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A reading from ... the Revised Common Lectionary

Have you ever wondered how the readings for each week’s service are chosen? In the Episcopal Church, as with many other churches, the selected readings are determined by a lectionary. A lectionary, according to the Episcopal Digital Network, “is a table of scripture readings that are appointed for worship" ( In the Episcopal Church, and thus at St. Brendan’s, we use the Revised Common Lectionary (which can be found on page 888 of the Book of Common Prayer) to determine which passages of scripture will be read each Sunday.

Why do we use a lectionary? Here are some reasons the Consultation on Common Texts (the creators of the Revised Common Lectionary) gives for why churches might choose to use a lectionary:

  • A lectionary provides whole churches or denominations with a uniform and common pattern of biblical proclamation.

  • A lectionary serves as a guide for clergy, preachers, church members, musicians, and Sunday school teachers that shows them which texts are to be read on a given Sunday.

  • A lectionary provides a guide and resource for clergy from different local churches who wish to work and pray together as they share their resources and insights while preparing for their preaching.

  • A lectionary serves as a resource for those who produce ecumenical preaching and worship resources, commentaries, Sunday school curricula, and other devotional materials.

  • A lectionary provides a guide to individuals and groups who wish to read, study, and pray the Bible in tune with the church’s prayer and preaching. Some local churches print the references to the following Sunday’s readings in their bulletins and encourage people to come prepared for the next week’s celebration.

  • A lectionary also shows us the relationship of the readings of one Sunday with those that come before it and after it. Within each of the major seasons of Lent, Easter, Advent, and Christmas-Epiphany, the flow and missional purpose of the season is reflected in the Scripture texts selected for each Sunday. (

The idea of appointing specific Judeo-Christian scriptures for certain occasions dates back to the 3rd century CE when Jewish writings outlined a list of Torah readings for several annual religious festivals. Both Jewish and Christian communities continued to develop through the centuries a pattern of Scripture readings for public worship. Jewish synagogues today complete a reading of the Torah (the first five books of the Bible) each year.

Prior to the 1960s, the Episcopal Church (along with most other churches) used a one-year cycle of limited readings from the Bible. There was little relationship between readings, and the Old Testament was rarely heard at Eucharist services. The Roman Catholic Vatican II lectionary, used between 1962 and 1965, was the first lectionary to introduce a three-year cycle organized by a particular synoptic Gospel (Matthew, Mark, or Luke). This lectionary also introduced Old Testament readings and included three readings for each Sunday (Old Testament, Epistle [or Acts or Revelation], and Gospel), rather than just two. In the mid-1960s, the Consultation on Common Texts was established as an ecumenical collaboration to harmonize the readings in the lectionaries and to allow the Old Testament to speak out of its historical context. Today, there are 23 churches that are members of the Consultation of Common Texts (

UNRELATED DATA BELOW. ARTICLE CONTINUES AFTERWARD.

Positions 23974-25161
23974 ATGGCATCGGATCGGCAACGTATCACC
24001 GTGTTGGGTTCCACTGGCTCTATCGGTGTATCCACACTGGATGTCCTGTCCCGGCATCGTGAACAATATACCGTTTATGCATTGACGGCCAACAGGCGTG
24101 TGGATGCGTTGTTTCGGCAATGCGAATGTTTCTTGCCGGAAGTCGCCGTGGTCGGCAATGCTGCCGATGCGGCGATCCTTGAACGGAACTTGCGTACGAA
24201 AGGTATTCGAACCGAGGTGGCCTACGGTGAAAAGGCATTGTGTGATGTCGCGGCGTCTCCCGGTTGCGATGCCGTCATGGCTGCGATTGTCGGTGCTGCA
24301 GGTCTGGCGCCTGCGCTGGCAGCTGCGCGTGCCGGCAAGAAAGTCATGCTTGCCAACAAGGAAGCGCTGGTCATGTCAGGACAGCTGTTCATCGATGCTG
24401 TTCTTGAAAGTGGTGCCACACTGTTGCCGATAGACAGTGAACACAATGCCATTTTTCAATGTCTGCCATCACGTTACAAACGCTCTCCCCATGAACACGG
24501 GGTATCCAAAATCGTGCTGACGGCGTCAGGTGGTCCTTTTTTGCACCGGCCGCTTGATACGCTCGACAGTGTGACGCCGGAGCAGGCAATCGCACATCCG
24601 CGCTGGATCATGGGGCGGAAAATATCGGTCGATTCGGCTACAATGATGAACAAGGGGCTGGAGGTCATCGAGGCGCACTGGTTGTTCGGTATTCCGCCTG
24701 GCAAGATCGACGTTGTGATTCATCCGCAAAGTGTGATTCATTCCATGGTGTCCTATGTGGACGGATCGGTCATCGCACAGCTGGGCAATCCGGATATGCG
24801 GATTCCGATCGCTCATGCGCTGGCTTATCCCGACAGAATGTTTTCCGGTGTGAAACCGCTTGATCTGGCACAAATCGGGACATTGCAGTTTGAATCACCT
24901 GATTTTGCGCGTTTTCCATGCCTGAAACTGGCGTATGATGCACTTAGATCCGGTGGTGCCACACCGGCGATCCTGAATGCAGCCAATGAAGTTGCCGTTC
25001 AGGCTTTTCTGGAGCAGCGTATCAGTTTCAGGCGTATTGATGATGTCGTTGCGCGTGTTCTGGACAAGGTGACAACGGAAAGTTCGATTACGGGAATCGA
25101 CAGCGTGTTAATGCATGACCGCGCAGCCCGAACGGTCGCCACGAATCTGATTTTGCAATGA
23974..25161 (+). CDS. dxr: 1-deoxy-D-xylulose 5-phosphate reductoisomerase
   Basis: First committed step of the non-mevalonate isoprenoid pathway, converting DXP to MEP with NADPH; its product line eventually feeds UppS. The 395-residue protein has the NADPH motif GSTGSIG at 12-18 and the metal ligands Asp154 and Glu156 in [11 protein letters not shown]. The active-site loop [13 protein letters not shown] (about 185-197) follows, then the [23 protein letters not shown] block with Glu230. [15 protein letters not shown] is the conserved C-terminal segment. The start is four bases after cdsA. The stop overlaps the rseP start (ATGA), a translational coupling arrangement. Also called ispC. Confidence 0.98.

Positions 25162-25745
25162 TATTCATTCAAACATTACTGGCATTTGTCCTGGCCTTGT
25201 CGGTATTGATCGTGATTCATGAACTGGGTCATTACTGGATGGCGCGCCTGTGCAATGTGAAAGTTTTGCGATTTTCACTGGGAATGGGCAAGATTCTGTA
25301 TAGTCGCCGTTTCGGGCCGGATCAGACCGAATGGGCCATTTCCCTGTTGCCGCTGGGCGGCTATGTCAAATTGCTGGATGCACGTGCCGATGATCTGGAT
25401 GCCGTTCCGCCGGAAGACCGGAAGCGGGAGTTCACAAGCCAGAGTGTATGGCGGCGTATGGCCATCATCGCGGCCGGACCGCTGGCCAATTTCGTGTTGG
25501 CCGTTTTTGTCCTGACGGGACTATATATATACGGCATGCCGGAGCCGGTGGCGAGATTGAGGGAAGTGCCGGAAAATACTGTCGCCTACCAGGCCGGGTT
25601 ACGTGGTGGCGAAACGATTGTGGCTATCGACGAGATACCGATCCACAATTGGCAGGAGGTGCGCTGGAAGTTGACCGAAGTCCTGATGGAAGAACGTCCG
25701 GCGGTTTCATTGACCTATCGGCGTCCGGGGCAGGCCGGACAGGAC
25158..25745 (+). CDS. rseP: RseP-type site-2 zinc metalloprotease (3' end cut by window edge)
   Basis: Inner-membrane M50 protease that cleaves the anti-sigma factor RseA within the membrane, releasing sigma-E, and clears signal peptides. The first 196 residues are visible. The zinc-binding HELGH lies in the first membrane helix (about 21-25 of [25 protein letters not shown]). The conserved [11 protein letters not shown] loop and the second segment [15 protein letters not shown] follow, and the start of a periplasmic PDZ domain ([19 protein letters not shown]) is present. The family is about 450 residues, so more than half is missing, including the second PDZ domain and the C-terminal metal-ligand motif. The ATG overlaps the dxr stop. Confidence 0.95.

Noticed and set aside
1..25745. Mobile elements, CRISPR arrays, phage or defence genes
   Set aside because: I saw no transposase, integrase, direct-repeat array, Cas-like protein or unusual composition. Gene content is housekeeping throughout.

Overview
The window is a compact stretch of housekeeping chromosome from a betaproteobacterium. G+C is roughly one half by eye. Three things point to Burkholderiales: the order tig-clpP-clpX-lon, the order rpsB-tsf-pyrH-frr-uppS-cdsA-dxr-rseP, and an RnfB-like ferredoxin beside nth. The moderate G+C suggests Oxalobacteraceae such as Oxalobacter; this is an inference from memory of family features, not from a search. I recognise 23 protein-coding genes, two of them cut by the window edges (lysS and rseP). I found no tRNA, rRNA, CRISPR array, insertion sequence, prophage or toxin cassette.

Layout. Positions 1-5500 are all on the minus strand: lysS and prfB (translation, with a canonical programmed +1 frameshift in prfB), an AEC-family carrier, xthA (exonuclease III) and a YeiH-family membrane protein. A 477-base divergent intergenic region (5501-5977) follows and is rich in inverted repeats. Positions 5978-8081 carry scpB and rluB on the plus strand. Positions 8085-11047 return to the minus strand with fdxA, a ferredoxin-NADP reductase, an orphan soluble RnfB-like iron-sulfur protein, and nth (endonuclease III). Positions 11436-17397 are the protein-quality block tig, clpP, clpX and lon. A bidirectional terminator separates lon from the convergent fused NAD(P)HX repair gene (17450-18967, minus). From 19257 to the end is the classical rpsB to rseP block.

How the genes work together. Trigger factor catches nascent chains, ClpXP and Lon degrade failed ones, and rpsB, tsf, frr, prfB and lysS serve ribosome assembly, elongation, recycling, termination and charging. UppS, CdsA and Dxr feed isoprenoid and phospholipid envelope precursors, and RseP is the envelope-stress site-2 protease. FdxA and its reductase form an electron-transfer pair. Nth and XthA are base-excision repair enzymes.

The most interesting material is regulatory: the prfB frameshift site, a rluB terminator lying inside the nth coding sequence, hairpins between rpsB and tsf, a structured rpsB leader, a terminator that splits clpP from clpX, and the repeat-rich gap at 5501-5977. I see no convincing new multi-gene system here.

In 1970, the Episcopal Church adapted the Vatican model for inclusion in the Book of Common Prayer. This version included slightly longer Old Testament readings and focused more on narratives than doctrinal texts. In 1983 the Common Lectionary was created, which was revised and published in 1994 as the Revised Common Lectionary that the Episcopal Church still uses today.

The RCL, like its predecessors from the 1960s, is divided into three years, with each year focused on a different synaptic Gospel: Year A focuses on the Gospel of Matthew, Year B focuses on the Gospel of Mark, and Year C focuses on the Gospel of Luke. The Gospel of John, which is comparatively distinct from the other three Gospels, is interspersed in all three years during Advent, Holy Week (Palm Sunday through Good Friday), Easter, and sometimes Pentecost. This allows listeners to hear large portions of the Gospels from beginning to end. While the Sunday readings for these three years are not able to cover the whole Bible, they “are chosen to highlight the ministry of Jesus Christ and the story of God’s people” ( lessons/revised-common-lectionary/). Furthermore, rotating texts on a three-year cycle means that we do revisit texts within different contexts and at different stages of our lives.